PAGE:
6. “We would expect perhaps that the club that committed the most tackles would get the most yellow cards, and that clubs further down the league would have less skillful players and so get more yellow cards that way. They would also be defending more, and so again, get more yellows per game.”

    Too many assumptions, Tony. You’re basing your entire analysis on things that may or may not be the case.

  7. Mark Mywords

    I think you’ll find that the statistics are facts.

    To try and justify why we should or shouldn’t get these statistics or facts, can only be done using ‘assumptions’ because we don’ t know why we get these statistics.

    But as I say the basis of the article is in facts.

    It is a FACT we get more yellows per tackle than Liverpool.

    It is a FACT we get more yellows per foul than Liverpool.

    The only assumptions being made are as to why.

    Perhaps you can tell us why ? No assumptions mind 😉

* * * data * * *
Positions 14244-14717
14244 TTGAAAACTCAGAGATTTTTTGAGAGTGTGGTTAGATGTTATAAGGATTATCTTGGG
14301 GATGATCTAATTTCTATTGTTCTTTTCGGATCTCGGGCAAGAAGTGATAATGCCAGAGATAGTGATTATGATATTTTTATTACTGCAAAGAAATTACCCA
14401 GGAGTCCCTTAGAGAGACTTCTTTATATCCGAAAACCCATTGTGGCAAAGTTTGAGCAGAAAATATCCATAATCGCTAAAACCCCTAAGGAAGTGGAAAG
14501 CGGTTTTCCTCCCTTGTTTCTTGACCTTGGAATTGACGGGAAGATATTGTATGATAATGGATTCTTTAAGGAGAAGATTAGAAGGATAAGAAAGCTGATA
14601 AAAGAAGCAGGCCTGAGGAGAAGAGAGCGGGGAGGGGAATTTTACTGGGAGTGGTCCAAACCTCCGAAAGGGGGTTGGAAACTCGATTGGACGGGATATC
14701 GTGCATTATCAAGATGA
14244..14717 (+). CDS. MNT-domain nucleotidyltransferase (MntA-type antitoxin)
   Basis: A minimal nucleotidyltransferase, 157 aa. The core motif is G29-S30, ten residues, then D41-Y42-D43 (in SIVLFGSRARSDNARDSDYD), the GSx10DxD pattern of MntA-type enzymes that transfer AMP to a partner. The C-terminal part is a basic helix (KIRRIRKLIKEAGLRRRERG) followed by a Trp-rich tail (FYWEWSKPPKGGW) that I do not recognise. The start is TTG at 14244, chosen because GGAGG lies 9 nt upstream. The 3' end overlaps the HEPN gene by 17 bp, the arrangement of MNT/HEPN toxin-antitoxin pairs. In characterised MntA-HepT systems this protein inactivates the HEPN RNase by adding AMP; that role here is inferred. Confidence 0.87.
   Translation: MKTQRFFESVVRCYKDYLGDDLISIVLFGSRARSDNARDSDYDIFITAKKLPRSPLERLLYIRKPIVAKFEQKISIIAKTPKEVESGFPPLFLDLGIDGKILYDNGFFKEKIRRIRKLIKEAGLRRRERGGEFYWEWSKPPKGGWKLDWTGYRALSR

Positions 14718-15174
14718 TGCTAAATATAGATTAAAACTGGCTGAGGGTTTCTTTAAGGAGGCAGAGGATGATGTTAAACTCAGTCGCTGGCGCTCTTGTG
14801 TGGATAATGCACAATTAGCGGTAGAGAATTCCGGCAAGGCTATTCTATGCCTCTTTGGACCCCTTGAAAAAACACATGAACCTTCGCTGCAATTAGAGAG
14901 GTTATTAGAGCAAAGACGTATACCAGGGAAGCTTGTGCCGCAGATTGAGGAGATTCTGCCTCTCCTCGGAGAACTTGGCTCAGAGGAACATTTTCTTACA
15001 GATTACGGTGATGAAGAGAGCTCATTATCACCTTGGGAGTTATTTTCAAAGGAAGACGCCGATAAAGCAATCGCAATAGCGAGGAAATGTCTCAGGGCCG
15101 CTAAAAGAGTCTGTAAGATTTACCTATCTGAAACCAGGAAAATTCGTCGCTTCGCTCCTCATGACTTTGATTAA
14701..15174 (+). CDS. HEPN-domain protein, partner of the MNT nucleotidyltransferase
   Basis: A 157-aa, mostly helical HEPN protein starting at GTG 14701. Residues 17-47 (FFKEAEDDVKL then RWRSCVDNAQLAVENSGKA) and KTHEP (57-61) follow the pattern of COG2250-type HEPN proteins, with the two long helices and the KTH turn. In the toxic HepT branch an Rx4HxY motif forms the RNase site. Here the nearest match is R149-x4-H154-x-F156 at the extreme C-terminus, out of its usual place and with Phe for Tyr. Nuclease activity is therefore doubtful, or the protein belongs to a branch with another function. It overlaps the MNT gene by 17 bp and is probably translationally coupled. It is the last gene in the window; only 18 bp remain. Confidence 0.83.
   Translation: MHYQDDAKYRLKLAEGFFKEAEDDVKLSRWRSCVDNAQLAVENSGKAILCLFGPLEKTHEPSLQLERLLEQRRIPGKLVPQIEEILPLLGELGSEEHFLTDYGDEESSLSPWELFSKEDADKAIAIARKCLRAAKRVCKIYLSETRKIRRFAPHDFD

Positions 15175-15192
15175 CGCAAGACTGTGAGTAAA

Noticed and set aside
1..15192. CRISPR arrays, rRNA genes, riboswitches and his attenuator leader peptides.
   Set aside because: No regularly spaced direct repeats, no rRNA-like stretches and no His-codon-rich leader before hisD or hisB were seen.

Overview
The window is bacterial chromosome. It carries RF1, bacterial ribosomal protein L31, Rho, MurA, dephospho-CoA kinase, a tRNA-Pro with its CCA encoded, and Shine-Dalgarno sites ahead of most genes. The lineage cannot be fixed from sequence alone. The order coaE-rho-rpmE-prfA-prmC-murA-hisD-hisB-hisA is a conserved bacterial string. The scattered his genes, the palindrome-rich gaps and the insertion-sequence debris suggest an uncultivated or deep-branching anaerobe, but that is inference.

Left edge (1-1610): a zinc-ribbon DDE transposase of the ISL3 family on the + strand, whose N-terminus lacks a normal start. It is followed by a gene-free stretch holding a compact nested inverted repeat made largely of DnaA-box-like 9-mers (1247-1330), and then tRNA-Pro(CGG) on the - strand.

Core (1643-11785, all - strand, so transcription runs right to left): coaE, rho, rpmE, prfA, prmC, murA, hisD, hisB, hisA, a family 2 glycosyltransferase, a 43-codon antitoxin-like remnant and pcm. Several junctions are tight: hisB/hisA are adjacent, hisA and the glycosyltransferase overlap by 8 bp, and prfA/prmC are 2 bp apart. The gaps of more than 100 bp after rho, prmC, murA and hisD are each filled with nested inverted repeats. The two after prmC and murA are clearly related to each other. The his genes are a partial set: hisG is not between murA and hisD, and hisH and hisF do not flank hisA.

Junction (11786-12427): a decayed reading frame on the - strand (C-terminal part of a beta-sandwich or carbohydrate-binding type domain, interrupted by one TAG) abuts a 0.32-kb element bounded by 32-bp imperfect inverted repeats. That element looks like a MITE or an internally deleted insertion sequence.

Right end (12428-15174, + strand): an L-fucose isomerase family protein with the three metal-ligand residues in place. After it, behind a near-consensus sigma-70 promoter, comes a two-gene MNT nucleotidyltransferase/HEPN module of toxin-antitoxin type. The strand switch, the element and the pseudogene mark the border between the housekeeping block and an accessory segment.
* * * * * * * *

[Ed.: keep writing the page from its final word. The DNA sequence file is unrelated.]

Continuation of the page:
8. Aubameyang was booked so Mike Dean did not have to point out that Burnley were cheating by moving the ball forwards 5 yards. Just the sort of thing that dear Sean should draw the refs attention to so it can be removed from the game.

  9. @ DEW

    The point you made about ‘psychological influence’ is one that I firmly believe cannot be overstated.

    If you take the match which cost us 50 undefeated as an example. Man U under Riley’s watch knew that they were going to be cut a huge amount of slack and approached the game accordingly. That must have given them great confidence and our players were subjected to some awful assaults which went unpunished, is there any wonder they were put off their game.